LG EM9600 OLED TV

For me, the stars of CES 2012 were the 55-inch OLED TVs from LG (seen here) and Samsung, which both companies promise will be available as actual retail products later this year. Like the Samsung, the LG EM9600 is a mere 4 millimeters thick with the electronics in the base, but if you want to wall-mount it, some of that base will have to come along, increasing the effective depth. The picture quality is absolutely stunning, with truly infinite blacks and vibrant colors. Given that OLED is infamous for degrading over a relatively short time—especially blue—will those colors last? LG claims they will, and I certainly hope they're right.
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COMMENTS
Mister Leadfoot's picture

I heard LG is using RGB (and white?) filters in front of their OLEDs? Is that correct? I also heard that will allow each oled to age at the same rate and side steps the whole blue oled degrading sooner.

Scott Wilkinson's picture
I heard that LG stacks the red, green, and blue OLED material on top of each other and adds white OLED material as well, then uses red, green, and blue sub-pixel filters much like an LCD TV. But I don't know for sure, so I haven't written about it yet. I don't see how this would allow each OLED color to age at the same rate or sidestep the blue-degradation problem, but I am concerned that the RGB filters might lower the amount of light coming off the screen. I intend to learn more about this and pass on what I learn ASAP.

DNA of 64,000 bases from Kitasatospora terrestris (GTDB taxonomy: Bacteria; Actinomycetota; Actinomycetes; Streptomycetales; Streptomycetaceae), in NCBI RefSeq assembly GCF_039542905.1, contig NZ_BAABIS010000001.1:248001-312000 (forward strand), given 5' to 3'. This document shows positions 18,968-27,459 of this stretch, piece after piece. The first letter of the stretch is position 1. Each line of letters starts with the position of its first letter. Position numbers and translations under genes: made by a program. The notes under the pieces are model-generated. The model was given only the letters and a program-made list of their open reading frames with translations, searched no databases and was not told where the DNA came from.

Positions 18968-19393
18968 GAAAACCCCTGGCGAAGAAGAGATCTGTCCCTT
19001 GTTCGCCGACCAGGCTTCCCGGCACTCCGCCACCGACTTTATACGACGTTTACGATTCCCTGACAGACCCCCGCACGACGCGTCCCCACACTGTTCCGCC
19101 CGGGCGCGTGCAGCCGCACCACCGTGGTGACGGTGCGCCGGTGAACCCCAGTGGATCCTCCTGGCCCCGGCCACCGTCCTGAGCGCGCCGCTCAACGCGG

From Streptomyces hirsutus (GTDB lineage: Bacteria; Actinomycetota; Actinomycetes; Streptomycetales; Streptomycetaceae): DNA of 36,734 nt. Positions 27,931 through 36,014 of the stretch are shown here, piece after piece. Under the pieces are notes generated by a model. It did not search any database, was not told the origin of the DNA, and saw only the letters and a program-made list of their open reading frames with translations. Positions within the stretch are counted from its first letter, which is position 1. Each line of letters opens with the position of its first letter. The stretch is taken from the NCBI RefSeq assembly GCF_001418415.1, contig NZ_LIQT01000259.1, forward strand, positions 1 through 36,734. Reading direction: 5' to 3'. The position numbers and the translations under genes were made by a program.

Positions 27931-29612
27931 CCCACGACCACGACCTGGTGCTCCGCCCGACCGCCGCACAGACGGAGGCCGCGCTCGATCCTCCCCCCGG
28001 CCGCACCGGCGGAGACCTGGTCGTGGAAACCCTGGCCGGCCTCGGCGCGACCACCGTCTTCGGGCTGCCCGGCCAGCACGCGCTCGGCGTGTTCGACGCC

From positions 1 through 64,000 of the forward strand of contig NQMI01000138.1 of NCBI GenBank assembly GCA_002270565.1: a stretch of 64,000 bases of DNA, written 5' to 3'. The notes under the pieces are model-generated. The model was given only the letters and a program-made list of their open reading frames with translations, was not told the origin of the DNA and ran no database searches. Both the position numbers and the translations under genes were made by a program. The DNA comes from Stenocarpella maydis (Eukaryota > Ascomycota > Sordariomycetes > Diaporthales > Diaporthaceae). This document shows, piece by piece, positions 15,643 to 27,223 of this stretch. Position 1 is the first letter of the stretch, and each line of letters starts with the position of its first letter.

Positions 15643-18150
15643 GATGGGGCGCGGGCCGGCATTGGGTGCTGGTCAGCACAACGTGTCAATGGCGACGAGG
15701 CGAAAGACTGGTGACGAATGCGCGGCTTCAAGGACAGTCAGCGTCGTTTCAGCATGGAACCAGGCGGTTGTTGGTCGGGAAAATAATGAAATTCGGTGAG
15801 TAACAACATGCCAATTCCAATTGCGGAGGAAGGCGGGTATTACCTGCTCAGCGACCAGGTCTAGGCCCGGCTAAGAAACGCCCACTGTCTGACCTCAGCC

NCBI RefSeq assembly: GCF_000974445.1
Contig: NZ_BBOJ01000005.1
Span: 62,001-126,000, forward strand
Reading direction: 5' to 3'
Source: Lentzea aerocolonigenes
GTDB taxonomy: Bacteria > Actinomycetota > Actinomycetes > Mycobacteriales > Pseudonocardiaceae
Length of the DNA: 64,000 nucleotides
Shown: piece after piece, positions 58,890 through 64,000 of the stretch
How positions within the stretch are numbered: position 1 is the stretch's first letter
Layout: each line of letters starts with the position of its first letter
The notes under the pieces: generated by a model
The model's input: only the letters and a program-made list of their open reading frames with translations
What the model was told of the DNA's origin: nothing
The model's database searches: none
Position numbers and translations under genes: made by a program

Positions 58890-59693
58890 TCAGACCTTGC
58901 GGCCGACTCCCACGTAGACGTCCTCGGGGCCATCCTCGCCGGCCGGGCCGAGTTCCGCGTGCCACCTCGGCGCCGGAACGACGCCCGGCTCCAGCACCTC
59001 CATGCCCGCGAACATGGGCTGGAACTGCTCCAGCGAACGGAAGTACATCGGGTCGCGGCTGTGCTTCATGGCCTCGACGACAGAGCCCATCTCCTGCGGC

techguy378's picture

HTC's Nexus One phone uses an OLED screen and it doesn't have any problems with noticeable image degradation. On a two year old Nexus One phone that has its screen on 98% of the time, the picture will look just like it did when the phone was brand new.

Scott Wilkinson's picture
Glad to know that the color on that phone hasn't degraded over time. Perhaps the larger the screen, the greater the problem, but I don't know.
techguy378's picture

Is the supposed image degradation problem really a bad thing though? Don't OLED screens have over saturated colors out of the box? I would think if the image lost some of its color this would fix the over saturation problem.

chrisheinonen's picture

The original Nexus screen (and any cell phone OLED screen that isn't a Samsung Super AMOLED Plus version) uses a Pentile screen array which has a makeup of 2 green subpixels for every red and blue subpixel. They are differently sized, but they are much different than your traditional RGB, or RGBW in this case, subpixel arrays on a display. Since we are more sensitive to green than red or blue this helps in our perception.

With the HD colorspace (Rec 709), Blue only makes up 7% of the white point, so if you had a 20% loss of light to this point, that would have dropped from 7% to 5.6%, which is much less noticeable than if you had a 20% loss in green, which accounts for 71% of that visible light. For this reason unless we are doing actual measurements of the screen with instruments, it can be really hard to tell if the blue subpixel has degraded much at all on a pentile OLED screen.

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